Ottawa councillors approve 2 a.m. patio closing time
OTTAWA -- Last call on patios set up on city of Ottawa property will be 2 a.m. this spring and summer.
But the city needs to move into the green zone of Ontario's COVID-19 framework before patios can stay open that late.
The transportation committee approved the "2021 Patio Innovation Program" for bar and restaurant patios across Ottawa, including authorizing the closure of any city road for patios, as part of the economic recovery efforts during the COVID-19 pandemic.
As part of the program, all "right of way" patios on city streets and sidewalks can remain open until 2 a.m. across Ottawa. Coun. Jeff Leiper and Mathieu Fleury voted against that part of the report, raising concerns about 2 a.m. closing times near residential areas.
"It’s vital for our sector, we were one of the first to get hit, we’re going to be one of the last to recover," said Sarah Chown, Ottawa chair for the Ontario Restaurant, Hotel & Motel Association.
Chown is also the managing partner of Ottawa’s Metropolitan Brasserie. She says anything to help restaurants like her’s is much appreciated.
"Anything we can get in terms of concessions like this to help us survive and open our doors a little bit longer is going to be super beneficial."
The 2 a.m. closing time standardizes patio hours across the city, with 40 per cent of patios currently closing at 11 p.m. and five per cent at either 12 a.m. or 1 a.m.
"There's no sugar coating it, last year was a disaster and so far it's not much better this year," said Mark Kaluski, president of the Ottawa Coalition of BIAs.
"We are looking forward to patio season, which is the one time restaurants and bars can return to close to normal revenue – even if it's just for a limited time."
Kaluski noted customer habits have changed during the COVID-19 pandemic, with people avoiding indoor establishments and crowds.
"This is why an opportunity to allow our members to conduct business outside is so critical."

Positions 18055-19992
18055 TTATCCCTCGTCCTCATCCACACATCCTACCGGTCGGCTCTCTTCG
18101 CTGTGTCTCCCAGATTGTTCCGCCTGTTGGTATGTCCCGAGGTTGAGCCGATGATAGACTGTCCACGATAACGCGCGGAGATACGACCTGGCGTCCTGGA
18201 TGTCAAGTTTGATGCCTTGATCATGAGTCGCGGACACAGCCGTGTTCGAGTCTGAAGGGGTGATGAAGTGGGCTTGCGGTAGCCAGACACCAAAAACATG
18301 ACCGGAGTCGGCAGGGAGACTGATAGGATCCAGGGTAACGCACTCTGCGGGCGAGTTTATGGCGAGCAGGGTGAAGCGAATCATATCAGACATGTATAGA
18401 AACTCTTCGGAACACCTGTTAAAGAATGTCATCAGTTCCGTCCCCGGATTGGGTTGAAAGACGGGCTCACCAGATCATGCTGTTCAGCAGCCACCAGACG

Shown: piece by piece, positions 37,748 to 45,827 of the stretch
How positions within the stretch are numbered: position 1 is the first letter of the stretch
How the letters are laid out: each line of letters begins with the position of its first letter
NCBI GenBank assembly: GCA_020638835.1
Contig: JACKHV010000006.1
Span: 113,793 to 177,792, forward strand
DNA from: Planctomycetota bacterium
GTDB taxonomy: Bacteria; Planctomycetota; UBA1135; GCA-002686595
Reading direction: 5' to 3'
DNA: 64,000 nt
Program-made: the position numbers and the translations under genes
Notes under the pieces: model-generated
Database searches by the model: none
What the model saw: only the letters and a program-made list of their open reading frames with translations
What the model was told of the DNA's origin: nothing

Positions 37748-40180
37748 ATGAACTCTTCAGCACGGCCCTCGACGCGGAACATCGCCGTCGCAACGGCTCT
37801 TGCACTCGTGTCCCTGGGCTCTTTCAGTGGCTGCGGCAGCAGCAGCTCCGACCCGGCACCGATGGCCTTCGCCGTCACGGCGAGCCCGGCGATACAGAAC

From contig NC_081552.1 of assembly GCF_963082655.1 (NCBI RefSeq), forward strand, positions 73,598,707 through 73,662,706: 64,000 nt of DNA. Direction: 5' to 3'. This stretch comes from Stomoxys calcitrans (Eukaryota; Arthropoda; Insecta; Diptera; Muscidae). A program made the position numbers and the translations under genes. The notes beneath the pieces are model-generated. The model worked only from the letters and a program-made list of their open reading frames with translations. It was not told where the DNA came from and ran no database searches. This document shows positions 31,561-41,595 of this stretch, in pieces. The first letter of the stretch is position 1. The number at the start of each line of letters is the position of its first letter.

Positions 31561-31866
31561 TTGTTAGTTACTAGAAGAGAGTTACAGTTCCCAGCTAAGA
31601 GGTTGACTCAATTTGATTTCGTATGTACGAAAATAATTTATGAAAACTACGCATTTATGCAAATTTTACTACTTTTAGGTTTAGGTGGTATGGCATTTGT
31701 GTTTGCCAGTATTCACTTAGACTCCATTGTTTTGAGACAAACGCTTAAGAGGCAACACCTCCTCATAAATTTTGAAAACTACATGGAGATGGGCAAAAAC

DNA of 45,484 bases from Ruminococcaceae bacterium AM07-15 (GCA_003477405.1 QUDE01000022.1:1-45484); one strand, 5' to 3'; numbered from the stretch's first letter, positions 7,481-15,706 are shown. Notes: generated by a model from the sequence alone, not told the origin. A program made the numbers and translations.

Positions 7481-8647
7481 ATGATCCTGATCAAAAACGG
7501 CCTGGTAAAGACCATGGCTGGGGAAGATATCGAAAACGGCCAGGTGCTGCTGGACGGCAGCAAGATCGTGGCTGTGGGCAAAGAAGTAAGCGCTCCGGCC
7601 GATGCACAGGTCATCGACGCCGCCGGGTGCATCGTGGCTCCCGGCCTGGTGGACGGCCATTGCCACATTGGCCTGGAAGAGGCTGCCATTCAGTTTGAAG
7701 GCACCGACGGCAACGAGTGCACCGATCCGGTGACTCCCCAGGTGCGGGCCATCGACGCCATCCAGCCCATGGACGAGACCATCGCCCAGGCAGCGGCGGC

Staff said the 2 a.m. closing time only comes into effect if Ottawa moves into the green zone of Ontario's COVID-19 opening framework. The yellow, orange and red zones include earlier last calls for patios.
Coun. Leiper supported most of the measures to help Ottawa's bar and restaurant industry, but is concerned about the longer operating hours.
"(Imagine it is) 1:00 in the morning, you’ve got a couple of folks at a table, they’re talking loudly, and if they’re right below an apartment window, that’s going to keep those residents awake," said Leiper.
Leiper says there should have been geographic considerations for establishments near residential areas.
"Rather than take your chances, lets talk about what the appropriate opening hours are depending on the context that you’re operating in," he noted.
The city's right of way patio bylaw requires audio speakers to be turned off by 11 p.m., regardless of closing time on the patio. In 2020, there were nine music complaints and six outdoor patio noise complaints related to patios on city of Ottawa property last summer.
The city will step up enforcement of the patio permits this summer, including a three strike system to address complaints. The Patio Innovation Program says the first strike is a verbal warning, a second offence results in an 11 p.m. closing time on the patio or a modification to the permit to address the issue. The third offence for noise bylaw infractions would result in the patio permit being revoked.
The transportation committee approved a motion from Fleury to have proactive enforcement by Ottawa Bylaw Services in the ByWard Market to address any issues. Bylaw Services director Roger Chapman says Bylaw will assign a summer student to conduct proactive monitoring and enforcement in the ByWard Market exclusively.
Council will vote on the proposal at its next meeting.
With files from CTV News Ottawa's Colton Praill